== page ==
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The COVID-19 pandemic is costing Oregon's universities hundreds of millions

Having fewer students living on campus, and all the support services they pay for, along with the loss of other payments and athletic revenue will cost OSU $200M.

PORTLAND, Ore — When the Pac-12 announced the cancellation of fall sports Tuesday, football got the most notice, and for good reason. The sport brings in the lion's share of the money for schools' sports programs.

But the fall season for women's volleyball, and men's and women's soccer and golf are canceled too, as are some early season basketball games.

That’s a lot of lost ticket sales, parking fees, merchandise sales, sponsorships, endorsements and concession sales. It all adds up to serious money, on top of the financial wallop schools already face from COVID-19.

“It’s a $200 million shot that Oregon State is gonna figure out how to handle,” said Oregon State University President F. King Alexander.

OSU was the most willing to share its numbers today.

The loss of the football season will cost the athletic department about $50 million, according to spokesman Steve Clark.

Clark said having fewer students living on campus, and all the support services they pay for, along with other lost payments and the loss of athletic revenue will total roughly $200 million.

Alexander said he is worried not only about this year but the two years after that. He said this reminds him of the recession, while he was a university leader in California. The state propped up schools for three years and then stopped.

RELATED: Loss of PAC-12 fall sports costs Eugene and Corvallis millions

“When 2012 happened, the stimulus funds went away, and most of our state budgets were reduced from a 2006 funding level to a 1995 funding level,” he said. “And so most states including California, Kentucky, Louisiana basically let their public institutions fall off a cliff - a funding cliff. I’m very worried about the upcoming year and what we’re going to do to get through that.”

He expects the federal government to kick in $30 million to help the school for the 2020-21 school year, but he worries about state cuts and dire economic forecasts.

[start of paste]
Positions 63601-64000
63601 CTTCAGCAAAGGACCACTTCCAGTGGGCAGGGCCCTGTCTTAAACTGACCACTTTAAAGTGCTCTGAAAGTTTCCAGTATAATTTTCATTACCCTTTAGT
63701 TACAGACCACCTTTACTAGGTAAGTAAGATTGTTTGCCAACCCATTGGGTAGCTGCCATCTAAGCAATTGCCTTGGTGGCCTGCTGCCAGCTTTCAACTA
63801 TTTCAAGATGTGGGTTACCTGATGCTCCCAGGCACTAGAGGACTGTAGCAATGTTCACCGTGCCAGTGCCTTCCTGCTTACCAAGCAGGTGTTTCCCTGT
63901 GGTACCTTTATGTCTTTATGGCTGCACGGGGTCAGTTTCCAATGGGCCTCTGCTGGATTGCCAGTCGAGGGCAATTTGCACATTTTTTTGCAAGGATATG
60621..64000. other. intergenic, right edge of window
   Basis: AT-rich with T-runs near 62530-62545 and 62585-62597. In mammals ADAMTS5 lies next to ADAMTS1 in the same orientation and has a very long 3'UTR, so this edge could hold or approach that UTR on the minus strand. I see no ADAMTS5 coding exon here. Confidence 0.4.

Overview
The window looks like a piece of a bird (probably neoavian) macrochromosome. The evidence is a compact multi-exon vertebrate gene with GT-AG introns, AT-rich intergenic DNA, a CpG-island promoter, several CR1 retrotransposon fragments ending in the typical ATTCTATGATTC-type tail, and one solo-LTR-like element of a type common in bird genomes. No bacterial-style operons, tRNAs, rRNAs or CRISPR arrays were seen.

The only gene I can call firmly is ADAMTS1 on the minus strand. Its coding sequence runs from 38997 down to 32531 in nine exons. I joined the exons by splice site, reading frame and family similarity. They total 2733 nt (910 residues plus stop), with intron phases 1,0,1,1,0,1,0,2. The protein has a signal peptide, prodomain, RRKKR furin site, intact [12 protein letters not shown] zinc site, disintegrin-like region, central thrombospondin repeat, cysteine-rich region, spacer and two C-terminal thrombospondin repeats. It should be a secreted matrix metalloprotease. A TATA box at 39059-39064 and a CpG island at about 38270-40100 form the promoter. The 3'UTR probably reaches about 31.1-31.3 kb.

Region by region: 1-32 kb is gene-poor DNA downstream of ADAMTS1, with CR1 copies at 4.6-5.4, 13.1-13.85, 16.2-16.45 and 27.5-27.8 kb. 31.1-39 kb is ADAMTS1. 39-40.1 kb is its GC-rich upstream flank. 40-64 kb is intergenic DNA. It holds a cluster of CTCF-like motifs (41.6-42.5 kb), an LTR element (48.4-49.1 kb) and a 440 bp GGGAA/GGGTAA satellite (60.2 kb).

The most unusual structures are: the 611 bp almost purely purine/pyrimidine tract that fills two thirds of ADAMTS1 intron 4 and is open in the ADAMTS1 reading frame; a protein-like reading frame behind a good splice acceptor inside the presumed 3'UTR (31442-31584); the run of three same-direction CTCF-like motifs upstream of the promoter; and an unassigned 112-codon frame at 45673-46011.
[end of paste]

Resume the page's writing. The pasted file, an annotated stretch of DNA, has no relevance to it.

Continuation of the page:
The good news at Oregon State is that enrollment seems to be holding steady and is down just eight students compared to this same day last year, according to Clark.

The University of Oregon would not release the impact to its athletic department or the COVID-19 impact to the school. But a fundraising letter from the athletic department suggests the impact will be enormous.

It reads in part:

“From a financial standpoint, approximately 70% of our overall department revenues result directly from football. At this point, we estimate the net financial impact of a reduced number of football games and limited to no fans in Autzen Stadium to be in the range of mid-to-high eight figures. Should there be no competition this academic year, these losses will only grow.”

This past spring the school’s president estimated the impact for that term at $25 million dollars - and cut 282 jobs.

Portland State University is not in the Pac-12, but the Big Sky Conference and its season is also postponed. The school estimates that will cost at least $150,000 in lost ticket revenue.

It’s unclear what the pandemic impact is schoolwide.

But in June the school moved $11 million from a rainy day fund into the budget, raised tuition 5% and cut hours for 1,400 employees.

Still, the vice president of enrollment, Chuck Knepfley, said only 5% fewer students are registered so far this year, even though 95% of classes will be online.

“When they start to struggle financially, they want to stay closer to home and they want to pay less. And we feel we check a whole lot of those boxes for the students we serve,” Knepfley said.

RELATED: Loss of PAC-12 fall sports costs Eugene and Corvallis millions

RELATED: Pac-12 cancels fall football season